The Associated Students of Madison voted to create a sustainability grassroots committee and reviewed its internal budget at a meeting on Wednesday night.
This is the second consecutive meeting that ASM has taken a vote concerning the creation of a sustainability committee. This is also the final vote ASM will take on the sustainability committee.
Initially, ASM rejected the proposals to create a sustainability grassroots committee within student government. However, at last week’s meeting, Student Council members voted to reconsider the possibility of creating this committee.
At Wednesday’s meeting, members voted 23-3 in favor of creating the sustainability grassroots committee as a part of student government.
Former ASM Rep. Collin Higgins appealed to ASM before the vote, urging members to make the committee a reality.
University of Wisconsin student Griard Gorelick said the sustainability committee is a big issue and its creation could potentially benefit a lot of students.
“I think there is a lot to be considered,” Gorelick said. “There are a lot of students that could benefit from getting involved in a topic that is global, regional and national. We need to all move forward on this issue, and I think that it is important that as a student body, we take a step forward.”
An ASM statement said the Sustainability Committee will primarily focus on environmental issues and energy conservation. The committee also plans to collaborate with the university’s Office of Sustainability as well as other registered student organizations and campaigns, the statement said.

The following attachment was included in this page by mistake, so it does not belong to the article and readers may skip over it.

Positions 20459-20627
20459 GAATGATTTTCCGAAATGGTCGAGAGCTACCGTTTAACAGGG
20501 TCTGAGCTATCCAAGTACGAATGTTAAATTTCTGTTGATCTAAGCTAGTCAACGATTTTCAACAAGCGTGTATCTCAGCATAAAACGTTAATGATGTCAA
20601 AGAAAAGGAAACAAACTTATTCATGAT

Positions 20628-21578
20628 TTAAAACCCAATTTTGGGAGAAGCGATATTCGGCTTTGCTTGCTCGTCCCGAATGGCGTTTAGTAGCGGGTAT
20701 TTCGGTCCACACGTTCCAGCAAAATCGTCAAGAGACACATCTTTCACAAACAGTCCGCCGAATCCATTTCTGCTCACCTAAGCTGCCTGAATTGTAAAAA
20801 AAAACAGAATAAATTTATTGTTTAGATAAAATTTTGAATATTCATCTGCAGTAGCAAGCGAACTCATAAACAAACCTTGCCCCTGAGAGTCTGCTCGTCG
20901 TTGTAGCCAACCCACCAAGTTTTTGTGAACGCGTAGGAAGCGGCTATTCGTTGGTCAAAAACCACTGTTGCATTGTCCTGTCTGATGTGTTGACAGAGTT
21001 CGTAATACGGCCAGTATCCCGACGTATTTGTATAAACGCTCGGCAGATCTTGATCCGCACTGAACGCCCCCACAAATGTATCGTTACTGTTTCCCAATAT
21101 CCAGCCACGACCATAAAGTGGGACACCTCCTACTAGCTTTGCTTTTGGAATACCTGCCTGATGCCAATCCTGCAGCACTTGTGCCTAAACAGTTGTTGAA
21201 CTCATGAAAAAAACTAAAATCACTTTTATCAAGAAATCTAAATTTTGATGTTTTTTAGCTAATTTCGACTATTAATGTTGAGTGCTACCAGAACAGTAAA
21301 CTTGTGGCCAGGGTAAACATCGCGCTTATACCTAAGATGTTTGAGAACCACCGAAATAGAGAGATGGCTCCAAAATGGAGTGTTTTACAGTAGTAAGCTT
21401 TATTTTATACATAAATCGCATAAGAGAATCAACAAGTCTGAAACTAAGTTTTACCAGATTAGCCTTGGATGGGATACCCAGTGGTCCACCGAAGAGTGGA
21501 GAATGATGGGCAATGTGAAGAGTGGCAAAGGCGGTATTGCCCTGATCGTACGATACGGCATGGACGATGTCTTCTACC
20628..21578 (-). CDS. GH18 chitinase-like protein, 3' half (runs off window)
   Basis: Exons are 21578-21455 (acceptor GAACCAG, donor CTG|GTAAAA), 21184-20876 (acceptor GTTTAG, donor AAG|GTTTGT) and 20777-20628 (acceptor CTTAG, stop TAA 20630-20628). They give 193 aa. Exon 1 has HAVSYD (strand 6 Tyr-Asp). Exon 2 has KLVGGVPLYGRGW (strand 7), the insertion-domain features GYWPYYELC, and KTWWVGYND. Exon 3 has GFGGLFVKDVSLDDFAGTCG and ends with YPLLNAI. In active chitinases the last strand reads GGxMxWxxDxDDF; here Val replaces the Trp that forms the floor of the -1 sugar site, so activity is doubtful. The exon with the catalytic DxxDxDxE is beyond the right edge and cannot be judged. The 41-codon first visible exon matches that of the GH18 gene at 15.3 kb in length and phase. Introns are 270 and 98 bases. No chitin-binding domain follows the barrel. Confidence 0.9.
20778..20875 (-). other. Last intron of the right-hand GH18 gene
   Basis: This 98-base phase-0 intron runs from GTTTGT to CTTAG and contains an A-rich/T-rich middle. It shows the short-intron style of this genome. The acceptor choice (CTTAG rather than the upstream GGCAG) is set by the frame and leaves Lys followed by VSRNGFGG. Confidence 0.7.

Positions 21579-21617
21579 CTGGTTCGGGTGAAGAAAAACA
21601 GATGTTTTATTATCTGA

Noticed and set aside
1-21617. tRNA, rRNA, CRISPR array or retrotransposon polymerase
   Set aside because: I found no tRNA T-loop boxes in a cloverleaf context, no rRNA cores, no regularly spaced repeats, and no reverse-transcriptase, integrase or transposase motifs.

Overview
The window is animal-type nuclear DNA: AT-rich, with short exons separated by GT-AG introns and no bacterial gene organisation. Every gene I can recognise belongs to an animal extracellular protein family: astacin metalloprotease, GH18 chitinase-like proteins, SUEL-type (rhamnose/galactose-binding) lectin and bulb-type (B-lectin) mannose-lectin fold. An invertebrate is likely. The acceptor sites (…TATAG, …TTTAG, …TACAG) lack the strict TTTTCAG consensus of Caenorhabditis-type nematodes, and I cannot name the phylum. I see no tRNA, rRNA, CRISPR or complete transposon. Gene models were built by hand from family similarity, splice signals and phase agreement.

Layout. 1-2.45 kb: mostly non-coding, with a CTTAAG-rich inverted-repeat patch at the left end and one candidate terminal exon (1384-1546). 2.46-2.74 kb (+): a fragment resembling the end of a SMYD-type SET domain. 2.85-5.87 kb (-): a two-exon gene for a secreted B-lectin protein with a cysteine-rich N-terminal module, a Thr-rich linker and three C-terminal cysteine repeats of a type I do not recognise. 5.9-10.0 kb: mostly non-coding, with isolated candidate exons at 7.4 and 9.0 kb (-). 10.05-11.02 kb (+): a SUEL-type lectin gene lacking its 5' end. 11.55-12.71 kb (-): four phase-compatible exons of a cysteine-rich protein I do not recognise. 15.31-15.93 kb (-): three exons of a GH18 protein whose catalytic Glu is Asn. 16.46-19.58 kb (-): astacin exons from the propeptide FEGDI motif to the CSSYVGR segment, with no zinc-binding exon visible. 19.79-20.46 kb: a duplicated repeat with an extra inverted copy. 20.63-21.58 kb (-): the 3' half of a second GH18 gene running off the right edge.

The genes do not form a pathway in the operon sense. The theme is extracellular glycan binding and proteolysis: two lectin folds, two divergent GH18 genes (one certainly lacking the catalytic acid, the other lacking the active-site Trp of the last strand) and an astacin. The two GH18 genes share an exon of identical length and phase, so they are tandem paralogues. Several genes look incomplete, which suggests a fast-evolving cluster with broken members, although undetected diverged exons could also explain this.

“ASM is excited to see the creation of a committee that will enhance campus sustainability and move it forward,” ASM Chair Andrew Bulovsky said in the statement. “This is an issue that many students are passionate about, and I’m sure that the Sustainability Committee will provide a forum for sustainability alongside ASM.”
Regarding their internal budget, ASM allocated $5,287 in funds to the newly created sustainability grassroots committee.
ASM also reviewed and debated further amendments for its internal budget at the meeting.
ASM Rep. Olivia Wick-Bander said as a part of the budget, ASM should provide $21,297.50 in funds to become a part of United States Student Association.
Wick-Bander said while some people might disagree with some things the organization has done, it is primarily trying to benefit students.
ASM Rep. Maxwell Love said although the council does quite a lot for the student body, by joining the USSA, it would be helping the university reach out to students even more.
Love said the USSA is working on issues relevant to students such as fighting for a higher minimum wage, student loan debt, financial aid and generally making college more accessible to prospective students.
“This organization is doing things that benefit us,” said Love. “If schools aren’t members of USSA, they lose a voice.”
ASM members voted against adding the United States Student Association to its internal budget with a vote of 3-19.